For seven years, Cal Fire placed money with the nonprofit California District Attorney's Association and paid them a fee to hold it.
Recently an investigation turned up that the Department of Forestry and Fire Protection set up an account to hide $3.6 million rather than depositing it into the state's cash-strapped general fund as required.
Cal Fire fell under scrutiny after claiming they were out of money.
The same type of claim that prompted an investigation of the state's Department of Parks and Recreation after it hid $20 million while parks were being closed because of budget cuts.
It turns out that the money, which came by way of legal settlements was used for equipment purchases and training, something that concerns Senator Jean Fuller, R-Bakersfield.
"This recent revelation of more hidden money is disturbing," she said. "Many residents I represent have been forced to pay a new so-called fire prevention fee, which is really a tax and doesn't even pay for any increased fire protection services. Yet, Cal Fire has had access to millions of dollars kept from public disclosure."
Fuller also said that taxpayers shouldn't be asked to pay more when the department has been deliberately hiding money.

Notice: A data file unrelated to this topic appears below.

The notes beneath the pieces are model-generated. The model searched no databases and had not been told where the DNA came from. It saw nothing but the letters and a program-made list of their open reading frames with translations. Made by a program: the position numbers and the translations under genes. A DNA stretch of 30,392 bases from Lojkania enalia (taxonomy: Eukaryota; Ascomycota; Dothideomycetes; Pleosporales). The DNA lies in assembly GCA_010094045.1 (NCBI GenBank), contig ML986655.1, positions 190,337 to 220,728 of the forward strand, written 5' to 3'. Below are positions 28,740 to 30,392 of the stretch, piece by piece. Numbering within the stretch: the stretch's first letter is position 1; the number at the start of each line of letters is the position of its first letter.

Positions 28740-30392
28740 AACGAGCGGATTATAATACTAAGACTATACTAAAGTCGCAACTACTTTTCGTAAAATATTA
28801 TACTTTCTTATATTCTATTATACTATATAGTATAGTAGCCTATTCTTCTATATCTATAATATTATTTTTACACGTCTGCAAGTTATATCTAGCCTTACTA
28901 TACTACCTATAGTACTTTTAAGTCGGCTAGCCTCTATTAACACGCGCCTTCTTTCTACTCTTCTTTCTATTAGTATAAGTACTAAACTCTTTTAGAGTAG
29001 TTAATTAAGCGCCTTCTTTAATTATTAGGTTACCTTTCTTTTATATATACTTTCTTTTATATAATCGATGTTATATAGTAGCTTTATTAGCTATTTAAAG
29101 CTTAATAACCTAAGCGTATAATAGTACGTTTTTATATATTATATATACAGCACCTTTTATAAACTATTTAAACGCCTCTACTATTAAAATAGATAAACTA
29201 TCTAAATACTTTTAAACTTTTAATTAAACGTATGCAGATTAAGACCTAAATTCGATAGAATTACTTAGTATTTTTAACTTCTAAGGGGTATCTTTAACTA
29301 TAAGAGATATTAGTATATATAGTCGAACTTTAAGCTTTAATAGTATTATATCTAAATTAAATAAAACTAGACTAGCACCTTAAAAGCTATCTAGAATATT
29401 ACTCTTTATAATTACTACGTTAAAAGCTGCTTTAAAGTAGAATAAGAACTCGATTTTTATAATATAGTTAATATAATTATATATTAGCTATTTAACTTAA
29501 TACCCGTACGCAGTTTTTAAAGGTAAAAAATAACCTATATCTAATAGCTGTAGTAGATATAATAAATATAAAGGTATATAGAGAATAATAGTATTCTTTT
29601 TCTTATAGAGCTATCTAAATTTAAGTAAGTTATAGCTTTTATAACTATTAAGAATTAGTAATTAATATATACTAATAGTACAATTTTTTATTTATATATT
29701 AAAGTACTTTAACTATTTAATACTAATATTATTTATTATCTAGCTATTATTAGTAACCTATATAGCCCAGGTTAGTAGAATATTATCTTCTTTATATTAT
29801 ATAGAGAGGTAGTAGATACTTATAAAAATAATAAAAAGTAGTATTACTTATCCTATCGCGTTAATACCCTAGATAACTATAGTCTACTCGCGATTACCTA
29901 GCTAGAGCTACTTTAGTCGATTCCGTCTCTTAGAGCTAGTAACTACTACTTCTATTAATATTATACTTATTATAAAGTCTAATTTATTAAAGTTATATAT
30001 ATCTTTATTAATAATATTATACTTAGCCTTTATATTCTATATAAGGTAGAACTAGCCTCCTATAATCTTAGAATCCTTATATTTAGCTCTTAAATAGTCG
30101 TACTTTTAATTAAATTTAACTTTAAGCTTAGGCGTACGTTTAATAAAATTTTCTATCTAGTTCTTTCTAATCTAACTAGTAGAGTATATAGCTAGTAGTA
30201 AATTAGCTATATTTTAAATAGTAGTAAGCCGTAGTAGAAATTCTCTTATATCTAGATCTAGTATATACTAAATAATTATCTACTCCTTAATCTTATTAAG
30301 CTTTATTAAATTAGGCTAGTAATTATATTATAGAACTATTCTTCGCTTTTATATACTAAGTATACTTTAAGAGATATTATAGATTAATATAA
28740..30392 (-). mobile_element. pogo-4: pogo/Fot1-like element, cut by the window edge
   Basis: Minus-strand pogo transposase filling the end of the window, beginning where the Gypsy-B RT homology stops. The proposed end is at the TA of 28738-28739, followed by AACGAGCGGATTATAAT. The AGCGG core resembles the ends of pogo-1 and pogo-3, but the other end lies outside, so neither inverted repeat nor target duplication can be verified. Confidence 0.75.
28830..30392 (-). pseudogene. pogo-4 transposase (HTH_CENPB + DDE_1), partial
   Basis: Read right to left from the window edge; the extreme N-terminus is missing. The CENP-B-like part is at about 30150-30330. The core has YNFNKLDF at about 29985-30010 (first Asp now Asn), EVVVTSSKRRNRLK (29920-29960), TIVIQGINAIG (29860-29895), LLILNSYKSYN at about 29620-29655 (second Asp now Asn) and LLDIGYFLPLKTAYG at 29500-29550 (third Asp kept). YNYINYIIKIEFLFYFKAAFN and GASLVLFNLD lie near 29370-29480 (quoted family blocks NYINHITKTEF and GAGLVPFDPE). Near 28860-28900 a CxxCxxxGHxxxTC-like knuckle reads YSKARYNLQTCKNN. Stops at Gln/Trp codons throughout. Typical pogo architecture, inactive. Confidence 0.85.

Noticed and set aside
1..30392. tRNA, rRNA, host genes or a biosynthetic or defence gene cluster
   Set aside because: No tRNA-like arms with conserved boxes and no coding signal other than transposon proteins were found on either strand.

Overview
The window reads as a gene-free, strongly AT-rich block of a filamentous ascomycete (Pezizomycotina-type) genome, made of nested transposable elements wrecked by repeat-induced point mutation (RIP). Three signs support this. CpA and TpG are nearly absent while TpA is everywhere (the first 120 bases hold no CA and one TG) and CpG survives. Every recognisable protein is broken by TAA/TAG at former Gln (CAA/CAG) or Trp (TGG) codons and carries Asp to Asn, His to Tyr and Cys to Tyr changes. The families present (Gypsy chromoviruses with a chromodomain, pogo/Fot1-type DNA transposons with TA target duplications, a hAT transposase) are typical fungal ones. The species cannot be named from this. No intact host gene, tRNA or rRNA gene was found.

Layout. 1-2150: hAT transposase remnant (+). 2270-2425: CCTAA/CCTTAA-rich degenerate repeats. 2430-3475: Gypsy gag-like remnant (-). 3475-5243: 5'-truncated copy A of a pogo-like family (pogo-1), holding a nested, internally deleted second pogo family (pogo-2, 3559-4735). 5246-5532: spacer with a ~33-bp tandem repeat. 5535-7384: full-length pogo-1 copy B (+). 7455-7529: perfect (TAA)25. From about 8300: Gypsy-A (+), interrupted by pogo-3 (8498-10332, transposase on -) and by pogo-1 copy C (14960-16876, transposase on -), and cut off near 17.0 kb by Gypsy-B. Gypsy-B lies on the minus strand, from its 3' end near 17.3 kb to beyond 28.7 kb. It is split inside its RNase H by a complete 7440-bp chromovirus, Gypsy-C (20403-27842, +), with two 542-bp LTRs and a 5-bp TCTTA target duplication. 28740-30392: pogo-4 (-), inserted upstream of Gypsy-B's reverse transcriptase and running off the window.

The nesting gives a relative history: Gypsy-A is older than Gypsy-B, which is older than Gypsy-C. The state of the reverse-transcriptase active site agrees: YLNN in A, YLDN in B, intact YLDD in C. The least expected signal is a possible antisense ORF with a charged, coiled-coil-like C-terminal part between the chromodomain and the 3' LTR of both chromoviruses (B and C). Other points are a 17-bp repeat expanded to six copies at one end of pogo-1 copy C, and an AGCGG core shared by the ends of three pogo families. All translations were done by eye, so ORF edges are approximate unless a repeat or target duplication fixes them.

"Californians have every reason to doubt assurances that more money isn't hidden somewhere," she added.
"And every reason to be bothered by talk of more taxes this year."
With an annual budget of about $600 million, Cal Fire is responsible for preventing and putting out wildfires on about 31 million acres.
Still the department claimed it was cash-strapped.
So, following Governor Jerry Brown's statement that the state could no longer afford to pay the full cost of putting out blazes in fire-prone areas, the state legislature passed a law last year requiring rural homeowners who rely on state firefighters to pay $150 a year for fire prevention services.
The fee was supposed to generate $200 million.
According to public records provided by Cal Fire to the State Board Of Equalization, approximately 26,465 fee payers are in Kern County.
Nevertheless, Gov. Brown played the entire issue down at a business event in West Sacramento last week, referring to the reports as a boring story.
"I always like stories that say we've got more money than I thought we had," Brown said.
"We're not going to not take it seriously. If there's a few million bucks laying around and somebody didn't put in the right account, we'll figure it out."